Restorative justice is a paradigm that is distinct from criminal justice. Rather than asking traditional questions like “What law or rule was broken?,” Who broke it?,” and “What consequences or punishment do they deserve?,” restorative justice asks: “Who has been affected?,” “What are their needs?,” “Who has the obligation to address the needs, right the wrongs and restore the relationships?” It’s an effective approach that seeks to engage, heal and transform both the victims and the perpetrators of a crime simultaneously.
Blog: Restorative Jusice
Every week Reclaiming Futures rounds up the latest news on juvenile justice reform, adolescent substance use treatment, and teen mental health.
Presidential Proclamation -- National Youth Justice Awareness Month, 2015 (The White House)
President Obama has proclaimed October 2015 "National Youth Justice Awareness Month" with the intention of facilitating youth justice system reform, and to call upon communities to support positive youth development and support programs nationwide. Read the entire proclamation here.
According to research conducted by The World Prison Brief, the United States has the highest prison population of any developed country in the world. The tendency to incarcerate, rather than rehabilitate, has taken its toll on our country’s most vulnerable youth. Due to increased public awareness around this issue, communities nationwide are exploring and implementing alternatives to incarceration -- as well as actively seeking to end the school-to-prison pipeline. Restorative Justice is one of the alternatives to the standard juvenile justice approach.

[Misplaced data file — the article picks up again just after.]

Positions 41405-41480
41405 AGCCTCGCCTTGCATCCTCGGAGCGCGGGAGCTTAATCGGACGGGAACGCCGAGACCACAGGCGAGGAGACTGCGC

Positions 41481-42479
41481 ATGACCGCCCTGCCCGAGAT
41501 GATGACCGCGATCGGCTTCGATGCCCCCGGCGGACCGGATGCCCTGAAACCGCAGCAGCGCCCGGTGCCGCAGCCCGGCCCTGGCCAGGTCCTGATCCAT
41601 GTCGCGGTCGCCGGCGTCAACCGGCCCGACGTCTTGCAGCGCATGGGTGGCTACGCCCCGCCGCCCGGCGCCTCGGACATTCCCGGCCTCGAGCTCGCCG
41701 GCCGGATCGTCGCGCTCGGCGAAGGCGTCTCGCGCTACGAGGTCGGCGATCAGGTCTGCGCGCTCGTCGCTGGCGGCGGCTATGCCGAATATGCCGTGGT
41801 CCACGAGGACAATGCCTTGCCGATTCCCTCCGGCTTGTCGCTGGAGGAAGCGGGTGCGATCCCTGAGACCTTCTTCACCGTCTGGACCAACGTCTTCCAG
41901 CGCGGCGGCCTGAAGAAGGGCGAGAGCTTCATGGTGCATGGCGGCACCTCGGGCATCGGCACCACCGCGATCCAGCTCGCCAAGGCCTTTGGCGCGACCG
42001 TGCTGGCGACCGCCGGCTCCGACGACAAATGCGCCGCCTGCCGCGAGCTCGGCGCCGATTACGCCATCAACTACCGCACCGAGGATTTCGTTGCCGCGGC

Videos from Reclaiming Futures’ annual Leadership Institute held this past June in La Jolla, California, are now available online!
The event, entitled “Public Health and Justice: A Partnership to Promote Equity and Well-being for Youth and Families,” brought together experts in juvenile justice and behavioral health to discuss equity and restorative justice in schools.